Archive for the Dark Fiction Category

Margaret’s Sister

Posted in Dark Fiction, Literary Fiction, Prose, Short Story, Uncategorized with tags , , , , , , , , , on December 27, 2011 by JC Cecala

Melting onto her golden skin, the Florida sun felt like a draped blanket of heat as she swayed gently in her hammock. Limp limbs swung dangerously close to the ground as she adjusted her face, pressed heavily against the beige colored fabric. She hadn’t felt the need to put on any make up or style her hair with that usual scrupulous touch since school had let out. The dryness in her throat sent her tongue sliding across the roof of her mouth trying to create moisture.

Her sister’s voice slipped into the summer haze and pulled her from that surreal moment between consciousness and sleep. Remaining still she listened to make sure she wasn’t dreaming and when the tone reached her the second time she rose. Bare foot, she lazily attempted to smooth the wrinkles from her cotton skirt before walking towards the back patio.

“Yeah?” She entered and stepped into the kitchen.

“Margaret, Ma wants you to hang the wash. It’s downstairs and– Margaret Louise Dawson, your feet!”

Her eyes joined in with her sister’s and she looked at her toes and the dirt embedded beneath the nails.


“You act like you don’t own shoes,” She exclaimed “And you’re trackin’ dirt all over!”

“I don’t see nothin’.”



“You don’t see anything, not nothin’. Good Lord, Margaret.” She huffed, walking to the sink and grabbing a wet rag.

Her older sister gently guided her back through the door before wiping up the faint dirt footprints Margaret had trailed into the house. Her arm was vigorous and stern as it moved up and down on the faded linoleum. The focus she gave this task was intense but much of what she did burned with the same intensity, the same force, and she herself never even knew it.

“I’ll bring you your shoes.”


Re-appearing with her right arm outstretched and her head tilted back, pain consumed her expression. In her hand she delicately held a tattered pair of  tennis shoes, dangling by the laces.

“When are you gonna stop wearin’ these ratty things?”

“I like ’em… an’ Ma can’t afford new ones.”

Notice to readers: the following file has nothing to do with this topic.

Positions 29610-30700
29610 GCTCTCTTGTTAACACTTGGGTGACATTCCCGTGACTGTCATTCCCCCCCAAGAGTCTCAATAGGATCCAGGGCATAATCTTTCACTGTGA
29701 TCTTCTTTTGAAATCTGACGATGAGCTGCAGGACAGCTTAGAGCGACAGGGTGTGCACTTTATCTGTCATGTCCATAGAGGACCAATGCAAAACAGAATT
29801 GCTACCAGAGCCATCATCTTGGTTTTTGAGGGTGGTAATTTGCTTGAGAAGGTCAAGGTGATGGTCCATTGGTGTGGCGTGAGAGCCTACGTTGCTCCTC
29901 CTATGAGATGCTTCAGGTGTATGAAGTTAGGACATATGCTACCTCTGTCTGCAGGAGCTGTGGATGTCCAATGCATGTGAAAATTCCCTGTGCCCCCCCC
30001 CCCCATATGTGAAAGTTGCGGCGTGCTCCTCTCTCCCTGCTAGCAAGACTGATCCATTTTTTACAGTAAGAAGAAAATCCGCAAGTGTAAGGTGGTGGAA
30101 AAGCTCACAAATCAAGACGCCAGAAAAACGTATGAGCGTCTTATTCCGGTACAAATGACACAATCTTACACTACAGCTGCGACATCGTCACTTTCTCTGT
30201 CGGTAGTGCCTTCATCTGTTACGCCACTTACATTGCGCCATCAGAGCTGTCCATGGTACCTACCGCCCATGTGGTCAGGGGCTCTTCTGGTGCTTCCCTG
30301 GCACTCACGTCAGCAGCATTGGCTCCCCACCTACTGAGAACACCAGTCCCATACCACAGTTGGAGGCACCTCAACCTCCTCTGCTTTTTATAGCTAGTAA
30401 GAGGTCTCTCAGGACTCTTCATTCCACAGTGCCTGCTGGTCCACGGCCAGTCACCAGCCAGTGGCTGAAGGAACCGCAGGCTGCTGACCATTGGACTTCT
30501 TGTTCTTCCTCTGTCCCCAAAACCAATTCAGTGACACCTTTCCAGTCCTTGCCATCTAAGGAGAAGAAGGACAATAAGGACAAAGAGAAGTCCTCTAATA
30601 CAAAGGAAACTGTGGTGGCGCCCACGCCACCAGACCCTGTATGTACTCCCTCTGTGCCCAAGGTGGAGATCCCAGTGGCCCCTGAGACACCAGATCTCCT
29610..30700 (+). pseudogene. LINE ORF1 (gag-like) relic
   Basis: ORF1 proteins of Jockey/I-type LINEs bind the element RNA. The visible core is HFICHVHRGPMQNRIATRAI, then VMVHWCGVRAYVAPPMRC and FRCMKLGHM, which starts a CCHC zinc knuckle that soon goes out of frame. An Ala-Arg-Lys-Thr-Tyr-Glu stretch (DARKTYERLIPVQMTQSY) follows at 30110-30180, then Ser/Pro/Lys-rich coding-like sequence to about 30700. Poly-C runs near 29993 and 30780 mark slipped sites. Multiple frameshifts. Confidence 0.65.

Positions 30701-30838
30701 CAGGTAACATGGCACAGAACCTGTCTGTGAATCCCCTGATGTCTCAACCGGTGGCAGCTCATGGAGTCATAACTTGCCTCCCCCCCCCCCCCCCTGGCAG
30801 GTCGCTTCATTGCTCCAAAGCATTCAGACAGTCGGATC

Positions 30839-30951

Her sister let out a disdainful sound “Here, take ’em.”

After the shoes were on and loosely laced she re-entered the kitchen.

“What did you want?”

“I told you, Ma wants you to hang the wash out back.”

“Right now?” Margaret asked, rolling her eyes and pulling open the refrigerator door.

“Yes, now. You know how she gets. I’d do it but the flies eat me up when I leave the house, you know.”

Margaret shook a bottle of orange juice and listened to what little was left, swish and swash inside. Removing the thick, gold-colored cap she placed the brim to her lips and began chugging.

“You’ve been out there all day, the least you can do is– Margaret!”

Now empty, her mouth pulled away from the bottle.

“It’s like you were raised in a barn! You never heard of a cup?”

“There was two drops left.”

“You’re just like a boy sometimes, I swear.” She pulled her hair behind her ears and the small, red feather earrings she always wore caught Margaret’s eye.

“I’ve always loved your earrings. I wish dad bought me a pair.”

“Margaret, just hang the clothes.”

The sound of knuckles on a window screen rattled into the kitchen and the young women briefly fell silent as they exchanged expressions of curiosity.

“You expectin’ company?”

Her sister shook her head before breaking eye contact and walking towards the hallway leading to the front door. Margaret remained in the kitchen and was silent as she listened, leaning against one of the counter tops and placing the bottle down. The sound of the latch on the screen door lifting and squeaking could be heard. It made the same stridulous noise  every time it was opened.

“Oh, Bobby. Hi there.” Her sister said, a new softness to her speech.

“Hey, how are you?” Bobby gushed.

“I’m just swell. I was thinkin’ about you earlier.”

“Were ya’?”

“Mhm,” she giggled quietly “I was readin’ Wuthering Heights and Heathcliff…sorta reminds me of you.”

“Wuthering Heights?”

“Mhm. It’s a love–” She paused “Well…it’s a story about two people who can’t be together and wh–..”

“Well…go on.”

There was an awkward air to her laughter “Well, his description…the way he looks. Tanned skin, dark hair, intense eyes, all brutish and manly…I just thought of you, that’s all.”

“Aw, shucks. Ain’t you so sweet you make sugar taste salty. I thought about you too. Think about ya’ lots.”

“Bobby,” a smile lit in her voice “Stop it.”

“Listen. You think you can get away tonight?”

“Oh…oh, Bobby, I can’t.”

“Why not? You hardly ever come out with me. I jus’ wanna take ya’ dancin’. The tavern got a new juke box and everything. Plus, who else can I ask. You’re the most beautiful girl in town.”

“You’re just sayin’ that.”

“Cross my heart. Come on…please. 10 o’clock. I’ll come pick ya’ up.”

“Well,” She hesitated “Alright. Just make sure you stay down the road…I’ll meet you. You know how my–”

The familiar sound of old, worn tires swerving over gravel and dirt. That meant Ma was home. Margaret listened carefully but the close of the conversation was marked by heavy feet quickly moving across wooden floorboards on the front porch. Grabbing the empty beverage container she pushed it out of sight before walking into the entry way.

Upon entering, her sister violently turned her head and frosty blue eyes stunned Margaret, mid-step. She knew that look. It was precisely replicated from the thousands of stares, side-eyes, and glances their mother had frightened them with.

“Margaret, did you hang the clothes like–”

A honking horn.

“Girls, come out here! You ‘spect me to carry alla these here grocery bags my damn self?”

Again the two sisters quietly looked at one another, thoughts reaching, grasping, unsure.

“I said come on!”